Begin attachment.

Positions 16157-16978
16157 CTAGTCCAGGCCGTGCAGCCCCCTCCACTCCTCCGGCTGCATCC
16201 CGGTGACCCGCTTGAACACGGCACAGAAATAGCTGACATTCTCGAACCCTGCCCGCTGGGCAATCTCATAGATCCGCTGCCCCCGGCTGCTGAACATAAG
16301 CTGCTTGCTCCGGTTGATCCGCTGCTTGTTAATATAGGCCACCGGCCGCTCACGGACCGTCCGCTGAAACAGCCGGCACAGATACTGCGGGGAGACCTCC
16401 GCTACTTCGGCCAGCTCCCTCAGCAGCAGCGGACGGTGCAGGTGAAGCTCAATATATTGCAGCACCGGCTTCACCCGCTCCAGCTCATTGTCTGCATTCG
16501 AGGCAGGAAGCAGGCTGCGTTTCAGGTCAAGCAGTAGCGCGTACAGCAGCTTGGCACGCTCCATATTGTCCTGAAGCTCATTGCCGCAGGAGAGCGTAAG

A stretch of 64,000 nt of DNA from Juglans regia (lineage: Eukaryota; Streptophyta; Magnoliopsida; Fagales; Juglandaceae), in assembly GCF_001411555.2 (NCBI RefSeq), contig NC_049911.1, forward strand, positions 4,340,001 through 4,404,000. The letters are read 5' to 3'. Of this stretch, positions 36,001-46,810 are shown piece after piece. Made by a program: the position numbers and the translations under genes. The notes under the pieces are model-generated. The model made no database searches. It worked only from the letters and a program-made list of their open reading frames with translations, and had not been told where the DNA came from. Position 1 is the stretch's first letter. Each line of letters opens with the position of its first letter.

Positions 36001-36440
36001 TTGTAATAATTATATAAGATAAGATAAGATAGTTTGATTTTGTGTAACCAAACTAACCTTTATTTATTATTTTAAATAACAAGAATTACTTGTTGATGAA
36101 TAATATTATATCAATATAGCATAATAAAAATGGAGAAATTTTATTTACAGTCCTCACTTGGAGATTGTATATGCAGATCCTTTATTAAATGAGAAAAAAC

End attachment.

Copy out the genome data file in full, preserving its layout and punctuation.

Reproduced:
Positions 16157-16978
16157 CTAGTCCAGGCCGTGCAGCCCCCTCCACTCCTCCGGCTGCATCC
16201 CGGTGACCCGCTTGAACACGGCACAGAAATAGCTGACATTCTCGAACCCTGCCCGCTGGGCAATCTCATAGATCCGCTGCCCCCGGCTGCTGAACATAAG
16301 CTGCTTGCTCCGGTTGATCCGCTGCTTGTTAATATAGGCCACCGGCCGCTCACGGACCGTCCGCTGAAACAGCCGGCACAGATACTGCGGGGAGACCTCC
16401 GCTACTTCGGCCAGCTCCCTCAGCAGCAGCGGACGGTGCAGGTGAAGCTCAATATATTGCAGCACCGGCTTCACCCGCTCCAGCTCATTGTCTGCATTCG
16501 AGGCAGGAAGCAGGCTGCGTTTCAGGTCAAGCAGTAGCGCGTACAGCAGCTTGGCACGCTCCATATTGTCCTGAAGCTCATTGCCGCAGGAGAGCGTAAG

A stretch of 64,000 nt of DNA from Juglans regia (lineage: Eukaryota; Streptophyta; Magnoliopsida; Fagales; Juglandaceae), in assembly GCF_001411555.2 (NCBI RefSeq), contig NC_049911.1, forward strand, positions 4,340,001 through 4,404,000. The letters are read 5' to 3'. Of this stretch, positions 36,001-46,810 are shown piece after piece. Made by a program: the position numbers and the translations under genes. The notes under the pieces are model-generated. The model made no database searches. It worked only from the letters and a program-made list of their open reading frames with translations, and had not been told where the DNA came from. Position 1 is the stretch's first letter. Each line of letters opens with the position of its first letter.

Positions 36001-36440
36001 TTGTAATAATTATATAAGATAAGATAAGATAGTTTGATTTTGTGTAACCAAACTAACCTTTATTTATTATTTTAAATAACAAGAATTACTTGTTGATGAA
36101 TAATATTATATCAATATAGCATAATAAAAATGGAGAAATTTTATTTACAGTCCTCACTTGGAGATTGTATATGCAGATCCTTTATTAAATGAGAAAAAAC